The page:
Most visitors to Zion have heard about the Narrows, a deep, narrow canyon along the North Fork of the Virgin River extending 16 miles, with rock walls towering over 1,000 feet high. When the gang was discussing the hike I quickly said to count me in. Jim had no interest, not being much of a water person, and not crazy about the idea of trying to hike for miles on slippery rocks in a cold canyon with wet feet.
We decided to rent some gear to try make the hike more comfortable, planning a late afternoon stop at Zion Outfitter the day before to try things on for size and have them in the car ready for the next morning. I was beginning to have my doubts about whether or not I even wanted to go based on the air and water temperature (46!) There are few places in the canyon where the sun even reaches, and I would much rather be too hot than too cold, so did I want to spend $41 (actually $44 with tax) on shoes, neoprene socks, and dry pants and still be miserable, cold and wet?
Well, we had so much fun trying on the gear, I decided I just had to give it a try. I would wear lots of warm layers and if I couldn’t make it very far, so be it. Thermal underwear tops and bottoms, my warmest insulated cycling jersey, nylon hiking pants, and a windbreaker. Also in my backpack were gloves, ear pops, and my biking arm warmers, all of which I ended up wearing. The dry bib pants actually kept our legs warm and dry, and the boots and neoprene socks kept our feet surprisingly warm even though they were wet. I was really impressed.
And weren’t we stylish? All except Mark, that is, with his denim shorts! Laurelee, Bobbie, Debbie, Mark and Suzanne.
The clarity of the water made it easy to see where we were stepping, and the boots gripped the rocks so well it was not as hard as we thought it would be to walk through the river. Except where the current was really strong and made it hard to put a foot down. I was glad I brought both of my hiking poles.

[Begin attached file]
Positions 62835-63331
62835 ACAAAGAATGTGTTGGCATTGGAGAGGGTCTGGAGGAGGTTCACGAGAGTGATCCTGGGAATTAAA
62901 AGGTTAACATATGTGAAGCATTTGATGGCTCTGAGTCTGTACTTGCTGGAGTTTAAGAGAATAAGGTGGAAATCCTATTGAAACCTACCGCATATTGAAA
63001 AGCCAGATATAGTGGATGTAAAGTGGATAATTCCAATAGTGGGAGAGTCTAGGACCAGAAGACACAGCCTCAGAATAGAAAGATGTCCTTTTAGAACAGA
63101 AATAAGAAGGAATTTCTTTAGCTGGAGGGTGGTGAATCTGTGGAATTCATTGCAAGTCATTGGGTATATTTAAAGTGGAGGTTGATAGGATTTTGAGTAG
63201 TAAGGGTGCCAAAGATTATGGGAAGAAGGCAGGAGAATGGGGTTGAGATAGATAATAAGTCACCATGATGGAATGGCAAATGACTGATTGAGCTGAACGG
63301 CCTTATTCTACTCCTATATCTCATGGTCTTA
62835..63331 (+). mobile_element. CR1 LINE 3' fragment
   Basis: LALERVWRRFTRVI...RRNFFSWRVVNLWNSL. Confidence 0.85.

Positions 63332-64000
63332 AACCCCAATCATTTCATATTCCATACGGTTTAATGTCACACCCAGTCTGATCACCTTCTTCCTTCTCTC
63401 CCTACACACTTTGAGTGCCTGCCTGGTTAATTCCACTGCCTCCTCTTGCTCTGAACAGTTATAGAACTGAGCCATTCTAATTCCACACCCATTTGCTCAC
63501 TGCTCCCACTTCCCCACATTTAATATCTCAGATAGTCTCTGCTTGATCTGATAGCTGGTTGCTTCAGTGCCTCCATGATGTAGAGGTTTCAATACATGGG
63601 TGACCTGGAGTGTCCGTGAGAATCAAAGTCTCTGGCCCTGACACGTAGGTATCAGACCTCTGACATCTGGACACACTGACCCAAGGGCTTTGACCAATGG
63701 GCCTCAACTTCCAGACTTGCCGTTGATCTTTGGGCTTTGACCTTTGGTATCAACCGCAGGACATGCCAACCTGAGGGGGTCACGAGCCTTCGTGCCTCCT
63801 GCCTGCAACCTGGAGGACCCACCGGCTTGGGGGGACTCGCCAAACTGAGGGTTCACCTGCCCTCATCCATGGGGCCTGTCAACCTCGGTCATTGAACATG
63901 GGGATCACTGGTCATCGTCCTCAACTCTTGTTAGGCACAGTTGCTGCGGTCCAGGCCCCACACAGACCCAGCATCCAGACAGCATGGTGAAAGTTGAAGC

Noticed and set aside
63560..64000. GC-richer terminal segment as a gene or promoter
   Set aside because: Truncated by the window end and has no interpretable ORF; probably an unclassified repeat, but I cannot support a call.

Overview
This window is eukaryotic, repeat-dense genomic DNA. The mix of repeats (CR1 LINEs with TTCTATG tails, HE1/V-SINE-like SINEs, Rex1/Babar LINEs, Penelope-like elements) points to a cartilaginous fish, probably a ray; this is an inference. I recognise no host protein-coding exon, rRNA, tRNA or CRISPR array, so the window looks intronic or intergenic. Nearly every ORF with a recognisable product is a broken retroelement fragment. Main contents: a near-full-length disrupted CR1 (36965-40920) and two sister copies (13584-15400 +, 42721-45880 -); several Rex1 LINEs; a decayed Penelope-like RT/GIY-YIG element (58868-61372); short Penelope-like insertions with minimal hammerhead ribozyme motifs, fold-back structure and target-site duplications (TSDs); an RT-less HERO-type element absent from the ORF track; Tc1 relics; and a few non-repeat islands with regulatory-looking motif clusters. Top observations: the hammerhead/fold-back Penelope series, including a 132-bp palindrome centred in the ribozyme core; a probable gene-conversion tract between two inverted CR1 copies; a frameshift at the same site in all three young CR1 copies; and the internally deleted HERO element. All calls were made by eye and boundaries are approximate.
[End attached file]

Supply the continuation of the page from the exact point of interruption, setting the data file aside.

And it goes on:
In order to get to the Narrows you first have to hike a mile on the paved Riverside Walk from the Temple of Sinewava, the last parking area/shuttle stop in Zion canyon. Laurelee, Debbie and I carried our gear and changed shoes and put on the dry pants at the end of the paved trail. Mark, Bobbie and Suzanne put theirs on at the cars. I was concerned about walking a mile in those boots, which were a bit too big, and that way I was able to get out of the wet boots and socks and put my Keen sandals back on for the last mile to the car after getting out of the river.
I’m guessing we hiked in the river at least 50% of the time, with the rest being on the sandy, rocky banks. The water was ankle to knee deep for the most part, although we did have to go through a few mid thigh sections.
Debbie checking the depth.
Our only casualties were Mark taking a little slip and fall and dunking his camera, and Suzanne letting go of her hiking stick, which floated away in the fast current never to be seen again. Here is just a sampling of the many photos I took. I left the Lumix at home and used our old Nikon with the non-functioning zoom just in case I took an unplanned swim.
We hiked in a little over two miles to Wall Street, and took a little detour through Orderville Canyon on the way back. We spent about four hours in and out of the water. I have a hard time picking favorites, but this is definitely one of those hikes I will always remember.
I would highly recommend renting the boots, socks and pants, unless you go in the heat of the summer. It was worth every penny, and the scenery is priceless. Thanks to the gang for encouraging me to go along!